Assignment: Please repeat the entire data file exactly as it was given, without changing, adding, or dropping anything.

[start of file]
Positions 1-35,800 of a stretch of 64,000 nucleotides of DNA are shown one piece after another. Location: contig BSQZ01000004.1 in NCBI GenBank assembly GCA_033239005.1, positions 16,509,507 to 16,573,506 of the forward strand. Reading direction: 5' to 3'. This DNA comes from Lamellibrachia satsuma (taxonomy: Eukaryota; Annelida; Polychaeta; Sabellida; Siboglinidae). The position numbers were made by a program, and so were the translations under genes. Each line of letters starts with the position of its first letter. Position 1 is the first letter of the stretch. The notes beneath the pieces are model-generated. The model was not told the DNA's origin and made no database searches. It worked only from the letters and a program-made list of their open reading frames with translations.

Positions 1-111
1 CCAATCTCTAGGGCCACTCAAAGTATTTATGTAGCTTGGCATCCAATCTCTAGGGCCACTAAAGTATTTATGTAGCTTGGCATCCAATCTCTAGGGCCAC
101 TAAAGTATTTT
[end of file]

Positions 1-35,800 of a stretch of 64,000 nucleotides of DNA are shown one piece after another. Location: contig BSQZ01000004.1 in NCBI GenBank assembly GCA_033239005.1, positions 16,509,507 to 16,573,506 of the forward strand. Reading direction: 5' to 3'. This DNA comes from Lamellibrachia satsuma (taxonomy: Eukaryota; Annelida; Polychaeta; Sabellida; Siboglinidae). The position numbers were made by a program, and so were the translations under genes. Each line of letters starts with the position of its first letter. Position 1 is the first letter of the stretch. The notes beneath the pieces are model-generated. The model was not told the DNA's origin and made no database searches. It worked only from the letters and a program-made list of their open reading frames with translations.

Positions 1-111
1 CCAATCTCTAGGGCCACTCAAAGTATTTATGTAGCTTGGCATCCAATCTCTAGGGCCACTAAAGTATTTATGTAGCTTGGCATCCAATCTCTAGGGCCAC
101 TAAAGTATTTT